So far this week for garden/home things…
I have frozen some basil in oil. I used it I make a dip last night so preserving it didn’t last long. I really love basil!
The dip was very easy. Blended a large handful of basil, some olive oil (maybe a third of a cup) and 8 oz of cottage cheese with some salt and garlic.
It made a creamy dip with the consistency of hummus. It was delicious and I plan on trying it on pasta soon!
I also made up some croutons from leftover bits and pieces of bread on the freezer. I noticed that the bread was still in really good shape, so I may try freezing some whole loaves of homemade bread in the future.
Last night I also made microwave simple syrup (1:1 ratio) that I can keep in the fridge for iced tea. I hadn’t made it before but how simple! I made it in a large mason jar, so not even any dirty dishes!!
I am craving some homemade lemonade. If the price is right I may pick up some lemons tonight! They are never local so I feel a bit guilty, but I guess it’s my little indulgence.
That’s about all! Seedlings are growing, slowly. We will be planting the garden next weekend and I can’t wait!
Last night, I tried to find a way around cooking my rice. My successful experience with cooking dried beans made me confident. Possibly too confident.
Here I sit, stirring rice (and typing between stirs.) Why? Because I failed.
After my beans were cooked (about 10:30 PM) I decided that I could start the rice & not have to cook anything tonight. Easy, right?
I consult my http://crockpot365.blogspot.com/ cookbook & discover that rice only takes 2 hours or so. I fret. I do not wake up at 12:30 AM for anyone or anything. Hubby to the rescue! He gets out the timer we use for lamps when we go on vacation (robbers, don’t pay attention. We never go away.) And he plugs the CP in, sets it for 2 hours, and away to bed we go.
This morning, the kitchen.
The rice is a mushy ball of starch. It is completely unsalvageable (sorry, no pics. Too early to think.)
Lesson learned: Don’t get cocky. And don’t cook rice unless you’ll be available to fluff it at the end (that’s what she said. Sorry, mom!)
Anyway, I came home and made (well, I’m still making) rice. And now we will have a fabulous rice and bean dinner. We’re even getting fancy and adding tortillas and cheese to the mix.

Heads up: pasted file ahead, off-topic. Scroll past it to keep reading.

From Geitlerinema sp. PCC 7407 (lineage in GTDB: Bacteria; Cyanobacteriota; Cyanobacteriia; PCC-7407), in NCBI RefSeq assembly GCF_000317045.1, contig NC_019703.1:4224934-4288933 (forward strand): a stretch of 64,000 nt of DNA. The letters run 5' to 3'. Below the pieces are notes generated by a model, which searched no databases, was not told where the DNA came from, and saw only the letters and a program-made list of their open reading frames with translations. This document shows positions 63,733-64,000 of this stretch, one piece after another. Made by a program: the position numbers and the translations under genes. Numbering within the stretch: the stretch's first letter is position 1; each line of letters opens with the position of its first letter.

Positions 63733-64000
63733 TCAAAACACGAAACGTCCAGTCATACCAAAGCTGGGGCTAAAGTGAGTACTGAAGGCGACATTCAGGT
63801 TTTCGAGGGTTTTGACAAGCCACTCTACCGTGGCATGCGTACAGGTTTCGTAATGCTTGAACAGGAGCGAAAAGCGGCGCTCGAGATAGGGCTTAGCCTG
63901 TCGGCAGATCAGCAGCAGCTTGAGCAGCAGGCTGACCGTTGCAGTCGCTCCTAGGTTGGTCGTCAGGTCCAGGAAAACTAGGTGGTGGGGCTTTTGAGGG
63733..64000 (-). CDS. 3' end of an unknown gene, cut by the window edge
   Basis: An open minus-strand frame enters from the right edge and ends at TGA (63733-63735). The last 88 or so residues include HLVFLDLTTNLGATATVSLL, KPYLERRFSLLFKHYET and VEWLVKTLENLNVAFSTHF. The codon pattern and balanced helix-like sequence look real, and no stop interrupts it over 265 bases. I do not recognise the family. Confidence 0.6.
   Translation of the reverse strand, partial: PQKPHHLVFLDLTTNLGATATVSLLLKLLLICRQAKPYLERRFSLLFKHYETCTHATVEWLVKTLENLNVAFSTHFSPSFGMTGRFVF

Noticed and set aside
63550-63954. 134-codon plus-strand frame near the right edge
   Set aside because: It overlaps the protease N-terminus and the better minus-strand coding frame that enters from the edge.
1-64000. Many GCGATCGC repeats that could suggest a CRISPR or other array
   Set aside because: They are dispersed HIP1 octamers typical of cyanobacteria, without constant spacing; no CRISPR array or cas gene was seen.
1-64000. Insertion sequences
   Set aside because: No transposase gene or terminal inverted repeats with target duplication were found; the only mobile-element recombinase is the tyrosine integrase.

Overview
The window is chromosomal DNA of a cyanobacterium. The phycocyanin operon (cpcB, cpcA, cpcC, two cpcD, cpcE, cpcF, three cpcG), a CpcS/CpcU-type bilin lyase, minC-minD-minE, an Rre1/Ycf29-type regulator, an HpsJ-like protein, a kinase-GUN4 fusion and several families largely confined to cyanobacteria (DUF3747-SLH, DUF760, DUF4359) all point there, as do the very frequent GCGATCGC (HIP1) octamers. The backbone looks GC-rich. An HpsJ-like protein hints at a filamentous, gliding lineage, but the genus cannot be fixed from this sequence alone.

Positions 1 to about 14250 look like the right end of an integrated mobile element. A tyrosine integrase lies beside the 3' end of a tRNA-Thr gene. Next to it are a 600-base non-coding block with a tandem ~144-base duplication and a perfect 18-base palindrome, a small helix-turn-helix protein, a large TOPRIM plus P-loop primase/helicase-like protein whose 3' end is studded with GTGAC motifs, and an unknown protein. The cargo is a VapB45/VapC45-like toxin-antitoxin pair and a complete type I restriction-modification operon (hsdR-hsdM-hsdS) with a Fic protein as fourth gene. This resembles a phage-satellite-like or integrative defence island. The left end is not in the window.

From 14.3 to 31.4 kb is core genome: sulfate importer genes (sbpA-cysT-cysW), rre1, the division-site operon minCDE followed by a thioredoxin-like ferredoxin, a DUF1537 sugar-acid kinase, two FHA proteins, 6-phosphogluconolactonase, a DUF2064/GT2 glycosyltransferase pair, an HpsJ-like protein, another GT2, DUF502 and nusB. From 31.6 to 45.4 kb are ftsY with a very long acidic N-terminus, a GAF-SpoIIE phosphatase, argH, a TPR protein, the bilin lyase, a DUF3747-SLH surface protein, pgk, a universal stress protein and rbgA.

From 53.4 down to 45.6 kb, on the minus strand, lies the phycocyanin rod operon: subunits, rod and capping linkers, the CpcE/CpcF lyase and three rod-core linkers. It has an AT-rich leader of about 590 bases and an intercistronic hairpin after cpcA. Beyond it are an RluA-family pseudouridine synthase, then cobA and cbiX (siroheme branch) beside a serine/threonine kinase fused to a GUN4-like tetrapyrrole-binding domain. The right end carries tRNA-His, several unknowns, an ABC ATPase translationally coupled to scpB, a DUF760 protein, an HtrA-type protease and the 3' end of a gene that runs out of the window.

Here’s a pic pre-nosh.
The recipe is as follows:
*this made about a million pounds but I plan on freezing most of it
3 cans worth (6 cups?) of black beans
– When I cooked the beans I added chiles and a little can of chipotle peppers. It’s a spicy dish so season to taste.
4 cups cooked rice
2 cups diced tomatoes, roasted on 400 degrees for about 20 minutes.
Handful fresh parsley
Mix & enjoy!
Here’s a recipe I really like. WW recommends this as an app, but I served it recently for 6 (I cooked it, with my sister-in-law Kayla’s help!) over homemade linguine that Eric made with some basil and parsley. It took about an hour to prep, but the kitchen was full of family getting the meal ready, and we all enjoyed it on the patio with some lovely cheap vinho verde (http://www.casalgarcia.com/.)
Vinho Verde is a Portuguese wine that is so drinkable, it’s a little dangerous on a hot day.
It’s called “Green Wine” because it is a young wine, made to be drunk within a year (not an issue in my house.)
If you want to learn more:
Anyway- onto the recipe!
Oven Baked Eggplant Rounds (modified from a WW recipe)
1 point each
1 large eggplant, peeled
Non stick cooking spray (olive oil)
1/4 c Parmesan cheese
2 tomatoes, same diameter as the eggplant, sliced
egg whites, beaten
1/8c bread crumbs
Spray baking sheet with non stick spray
Slice eggplant into 1 inch rounds
Coat with egg white “wash”
Sprinkle with Parmesan cheese
Place on baking sheet, bake at 475 for 15 minutes
Take out, place tomato slices on top of eggplants, sprinkle lightly with bread crumbs, spray with non-stick spray
Place back in oven for 3 minutes
“I would say to housewives, be not daunted by one failure, nor by twenty. Resolve that you will have good bread, and never cease striving after this result till you have effected it. If persons without brains can accomplish this, why cannot you?”
‘Housekeeping In Old Virginia’ Marion Cabell Tyree ed. (1878)
Baking bread can be a frustrating task. It sometimes seems like the results have less to do with the effort you put in, and more to do with some magic in the air. I always tell Eric that I feel like an alchemist when it comes out correctly.
Here’s a photo of my bread. I’m still an amateur, but I enjoy completely everything about baking it. I’ll muse about that another day, maybe.
As you can see, my bread is prettty pale. I long for a browned crispy loaf, but no luck yet. Any tips?
For now, here’s the recipe and the result:
5 cups flour
1 pkg (5 grams) instant yeast
2 tsp salt
2 tbsp sugar
3 tbsp melted butter
2 cups warm milk
Combine 3 cups of the flour along with the sugar, instant yeast and salt in a large bowl or in the bowl of a large electric mixer that uses a dough hook. Add the melted butter and warm milk. Using a wooden spoon or the regular paddle of your electric mixer beat for 4-5 minutes until the mixture is smooth with no lumps. If using an electric mixer, switch to the dough hook at this point and begin to slowly incorporate the remaining 2 cups of flour.
Cover dough and leave to rest and rise for one hour.
At this point, I grease a baking sheet, shape the loaves haphazardly, and bake.
Bake at 375 degrees F for 30-40 minutes depending on the size of the pans that you are using.
When baked, turn loaves out onto a wire rack to cool. Brush the tops with melted butter if desired to soften the top crust.